Every now and then my parents present me with an old camera they’ve discovered at a car boot sale or some Freecycle giveaway. This is how last year I came to own a Kodak Bantam Colorsnap II, which were produced from 1959 to 1961. Old Kodak amateur cameras are pretty much ten-a-penny so I wasn’t initially very excited […]Read more "An Attempt at Developing Old Kodak Verichrome Pan 828 Film"
Yesterday me and a few friends were supposed to be braving the drizzle and going off for a walk around Guildford and Box Hill, but arriving at Waterloo we found autumnal weather (!) had sabotaged South West Trains services, so a quick re-think on our destination was required. Having previously researched near-London walks, I remembered […]Read more "Autumnal Walk on the Oak Trail"
A bit of a “flashback Friday” one this. I was looking through some older photos and came across this set from March 2014, which I’m quite pleased with and thought would be nice to share. This was a walk with friends through the Greenwich Peninsula, from the O2 down to the Millennium Village and on towards […]Read more "Greenwich Photowalk with my Zenit TTL"
On the back of my last post about the rarely-used-in-passenger-service Primrose Hill link on the Overground, I was doing some reading about this railway and came across the fact that my local station, Kensal Green, was opened on 1st October 1916. “That means the 100th anniversary is only a couple of days away!” I thought to myself. […]Read more "Kensal Green Station at 100"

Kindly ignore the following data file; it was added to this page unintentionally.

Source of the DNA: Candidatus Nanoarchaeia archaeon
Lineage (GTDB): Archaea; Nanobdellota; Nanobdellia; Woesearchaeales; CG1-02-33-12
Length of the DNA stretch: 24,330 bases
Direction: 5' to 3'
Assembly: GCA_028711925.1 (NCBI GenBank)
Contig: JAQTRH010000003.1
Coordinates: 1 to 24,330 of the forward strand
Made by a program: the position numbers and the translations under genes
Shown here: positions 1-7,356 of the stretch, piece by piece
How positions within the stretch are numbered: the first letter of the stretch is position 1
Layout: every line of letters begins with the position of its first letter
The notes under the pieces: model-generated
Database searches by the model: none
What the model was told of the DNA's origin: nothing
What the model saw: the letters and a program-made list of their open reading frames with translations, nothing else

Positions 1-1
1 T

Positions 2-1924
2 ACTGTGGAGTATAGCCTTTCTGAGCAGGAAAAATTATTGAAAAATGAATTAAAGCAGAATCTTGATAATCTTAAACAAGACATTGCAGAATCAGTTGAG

For the last couple of weekends one of my favourite transport-works related diversions took place once again. Overground trains ran a route that appears on no official TfL maps, traversing North London by straddling two of the orange lines that most wouldn’t think linked. Yep, I’m talking about the lesser-spotted Willesden Junction to Stratford service, going via Queen’s […]Read more "London Overground Goes Off the Rails"
This post combines several of my favourite things – old black and white films, local history, social history, and photography. The 1949 Ealing Studios film The Blue Lamp (the film that invented Dixon of Dock Green) recently played out on the TV, and having never seen it before I was excited when I noticed many of the locations […]Read more "“The Blue Lamp”: West London Then & Now"
I’ve had the Panasonic LX100 for almost a year. It replaced a Fujifilm X10 which I loved very much, but the physical manual controls and the micro four thirds sensor (along with a smashing £200 cashback offer and unbelievably competitive price from Cameraworld) compelled me to upgrade to the LX100. Unfortunately I’ve never particularly taken to […]Read more "The Panasonic LX100 and the Case of the Horrible Noise Reduction"